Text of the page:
Hungry Fox and Broody Hen February 21, 2013

Feb 2013 hens 002

While I’ve been drinking prep solution and having polyps removed, life in the country has continued on without me, with new tiny dramas and situations arising each day. And no matter what’s on the day’s agenda, it always must start the same way: first thing in the morning, with muck boots and farm jacket on over my pajamas, I head out to water and feed. Everyone’s happy to see me, and it’s a charming way to start the day. The walk outdoors brings me into my body, the fresh air revives me, and seeing these silly, endearing creatures always – always – lifts my spirits.

We’ve had a couple of light snowfalls over the past  couple of weeks, and with the fresh snow come fresh tracks. There’s a new resident fox in our neighborhood – first made apparent to me by a friendly Facebook message a few weeks back from Stephanie, who lives across the field and the road from us (owner of the ancient model T seen in previous posts, the tracks of which you can see at the bottom of the above photo). A day later I myself saw the mangy creature run down the driveway one evening as I made my p.m. rounds. He/she merely trotted past, in no hurry to escape unseen. I hadn’t seen a fox with my own eyes in some four years. And the last one I saw, quite sadly, killed my much beloved lilac point Siamese and tabby mix, Taylor. (I still can’t quite let myself off the hook for not calling him in that one, fateful night.) My heart went out to this lil creature, regardless of the threat it might pose to my flock. In fact, I so wished I could surrender up one of my non-layers to her. But of course, I couldn’t make such a living sacrifice. After the sighting, I didn’t think much about the fox for a few days – until I saw its tracks recently.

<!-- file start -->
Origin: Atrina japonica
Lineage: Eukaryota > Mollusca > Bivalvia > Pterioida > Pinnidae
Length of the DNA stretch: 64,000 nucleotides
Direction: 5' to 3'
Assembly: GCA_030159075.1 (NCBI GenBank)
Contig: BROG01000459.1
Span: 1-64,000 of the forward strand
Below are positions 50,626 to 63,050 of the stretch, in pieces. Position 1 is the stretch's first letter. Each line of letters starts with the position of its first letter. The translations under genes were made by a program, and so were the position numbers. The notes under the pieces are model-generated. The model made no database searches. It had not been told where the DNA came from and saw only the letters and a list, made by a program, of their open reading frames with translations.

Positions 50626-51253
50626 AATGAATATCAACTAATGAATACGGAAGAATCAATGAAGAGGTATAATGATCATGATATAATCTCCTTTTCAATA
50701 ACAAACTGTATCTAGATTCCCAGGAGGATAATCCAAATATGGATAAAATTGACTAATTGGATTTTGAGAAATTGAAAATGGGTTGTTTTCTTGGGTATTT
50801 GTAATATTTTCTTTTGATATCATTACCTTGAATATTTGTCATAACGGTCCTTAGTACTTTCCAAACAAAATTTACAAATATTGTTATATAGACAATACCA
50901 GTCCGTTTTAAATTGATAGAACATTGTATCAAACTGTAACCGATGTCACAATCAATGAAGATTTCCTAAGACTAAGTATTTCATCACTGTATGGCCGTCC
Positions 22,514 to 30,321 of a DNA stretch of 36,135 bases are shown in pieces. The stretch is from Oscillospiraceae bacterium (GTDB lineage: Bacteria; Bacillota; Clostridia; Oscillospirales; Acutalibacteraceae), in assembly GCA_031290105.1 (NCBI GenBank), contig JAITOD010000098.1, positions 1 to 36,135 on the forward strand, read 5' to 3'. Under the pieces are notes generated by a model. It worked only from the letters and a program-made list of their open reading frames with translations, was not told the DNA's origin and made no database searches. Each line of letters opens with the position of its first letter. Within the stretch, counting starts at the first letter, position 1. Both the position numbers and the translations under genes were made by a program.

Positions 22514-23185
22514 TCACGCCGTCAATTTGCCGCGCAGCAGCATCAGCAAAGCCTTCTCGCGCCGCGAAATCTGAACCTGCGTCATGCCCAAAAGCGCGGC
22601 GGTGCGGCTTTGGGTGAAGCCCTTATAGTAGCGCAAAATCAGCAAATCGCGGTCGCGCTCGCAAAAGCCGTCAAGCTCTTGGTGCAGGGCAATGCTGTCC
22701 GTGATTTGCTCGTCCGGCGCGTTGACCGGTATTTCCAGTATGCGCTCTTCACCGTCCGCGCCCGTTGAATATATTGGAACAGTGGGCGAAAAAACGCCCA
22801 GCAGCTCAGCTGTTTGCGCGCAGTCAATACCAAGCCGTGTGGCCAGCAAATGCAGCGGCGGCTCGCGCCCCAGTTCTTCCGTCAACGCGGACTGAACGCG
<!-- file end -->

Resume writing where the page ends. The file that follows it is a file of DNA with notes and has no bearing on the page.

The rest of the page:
A straight line of petite dog footprints made their way up the hill from the woods – and went straight to the coop. Then they went under the coop. Then a second set of tracks came out and proceeded to march down the course of the driveway, eventually turning to cross the field. This was a bit alarming, but nonetheless it awakened my pity on the creature, and I decided to leave out some leftovers that night. It worked. She returned, ate them, and revisited the coop. I don’t worry for the hen’s safety – that little building’s shut up tight. But it’s those couple of minutes just after sunset that concern me. If I’m not there to shut the door and gather stragglers – something might happen. And just a couple days ago, something did.